PRE order for delivery on the week commencing 1st of December.
We make small runs this season to allow for a wider range of colours,
please select your favourite and we'll post it together with an extra (secret!) linen print from the Nordiska Archive (ca 20 x 20 cm), as a gift.
Included in this kit:
- A hand printed linen panel, approximately 50x50 cm
- 7 shades of linen threads, ten skeins in total
- A card with a photograph of the original artwork from the Nordiska Archive, an English translation of stitches used, and a brief history of its origins.
- A handy stitch card which describes the 24 common stitches used by Nordiska in their kits, also an exact copy of the 60’s version, typo and all.
- A chenille needle size 22.
Acorn was drawn and painted around 1966-67 by an unnamed artist in the design studio of Nordiska in Gothenburg, Sweden.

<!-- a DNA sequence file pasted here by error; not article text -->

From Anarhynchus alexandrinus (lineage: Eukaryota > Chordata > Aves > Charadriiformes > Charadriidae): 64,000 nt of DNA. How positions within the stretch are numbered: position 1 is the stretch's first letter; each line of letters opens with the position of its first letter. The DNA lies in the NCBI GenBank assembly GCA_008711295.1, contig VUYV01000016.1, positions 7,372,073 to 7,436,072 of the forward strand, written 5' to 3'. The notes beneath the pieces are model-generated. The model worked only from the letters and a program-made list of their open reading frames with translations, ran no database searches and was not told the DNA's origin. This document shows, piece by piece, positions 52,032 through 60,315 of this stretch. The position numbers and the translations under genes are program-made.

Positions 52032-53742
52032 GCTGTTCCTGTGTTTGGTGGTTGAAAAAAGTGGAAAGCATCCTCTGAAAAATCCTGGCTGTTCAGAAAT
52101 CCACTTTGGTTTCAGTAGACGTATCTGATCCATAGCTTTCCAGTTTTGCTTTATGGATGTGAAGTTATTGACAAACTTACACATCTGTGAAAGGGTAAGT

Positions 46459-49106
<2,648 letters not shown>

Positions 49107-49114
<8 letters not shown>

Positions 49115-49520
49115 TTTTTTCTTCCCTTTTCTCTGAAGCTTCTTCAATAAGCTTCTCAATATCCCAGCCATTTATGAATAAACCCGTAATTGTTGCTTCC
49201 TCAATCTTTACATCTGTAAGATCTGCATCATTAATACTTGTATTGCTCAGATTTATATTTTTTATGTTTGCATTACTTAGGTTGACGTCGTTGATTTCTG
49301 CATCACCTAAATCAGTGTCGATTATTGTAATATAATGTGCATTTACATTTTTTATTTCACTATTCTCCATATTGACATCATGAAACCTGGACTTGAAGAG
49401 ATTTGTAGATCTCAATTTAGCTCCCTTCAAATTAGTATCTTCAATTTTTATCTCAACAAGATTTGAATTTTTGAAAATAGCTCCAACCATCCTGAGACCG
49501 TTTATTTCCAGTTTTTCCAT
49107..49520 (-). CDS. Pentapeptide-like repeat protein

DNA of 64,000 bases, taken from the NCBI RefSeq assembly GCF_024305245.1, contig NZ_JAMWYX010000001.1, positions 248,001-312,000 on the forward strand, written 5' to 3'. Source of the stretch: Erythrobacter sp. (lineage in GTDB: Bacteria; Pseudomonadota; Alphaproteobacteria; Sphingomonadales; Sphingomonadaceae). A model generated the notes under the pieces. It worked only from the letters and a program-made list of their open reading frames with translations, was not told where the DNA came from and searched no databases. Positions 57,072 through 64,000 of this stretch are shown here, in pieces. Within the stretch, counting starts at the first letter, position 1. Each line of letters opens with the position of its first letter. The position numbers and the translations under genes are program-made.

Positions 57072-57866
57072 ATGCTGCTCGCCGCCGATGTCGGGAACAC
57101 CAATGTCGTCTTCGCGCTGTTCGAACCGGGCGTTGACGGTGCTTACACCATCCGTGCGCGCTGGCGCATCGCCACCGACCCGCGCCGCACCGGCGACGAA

In 1970, it was presented in the sales catalogue of The Needlewoman Shop on Regent Street in London, Nordiska’s flagship store out of Scandinavia.
We have not yet found the instructional sheet for this kit, but we do have the original catalogues and drawings and with these we have reproduced this beautiful 1960s design.
This embroidery kit involves a little bit of improvising, as we don’t have the exact instructions for it. You can see the numbers on the main card and follow the shades of dark and light of the original. From Autumn 2020 we have changed the thread set so that 7 colours are included, just as the original. We will also send two chenille needles that are used for linen embroidery.
Linen embroidery always looks better if it is not washed. In the 60’s dry cleaning was recommended as you can see on the last image. The print itself is a screen print with permanent colour, so you will need to embroider over the lines.
If you would like to purchase a back panel to make a cushion, please see our fabric selection, or send an email if your colour of choice is not available. You can also use tweed, vintage linen, or any similar fabric.
We hope you will love to embroider this kit, and we would love to hear from anyone who remembers this kit from the 60’s and 70’s!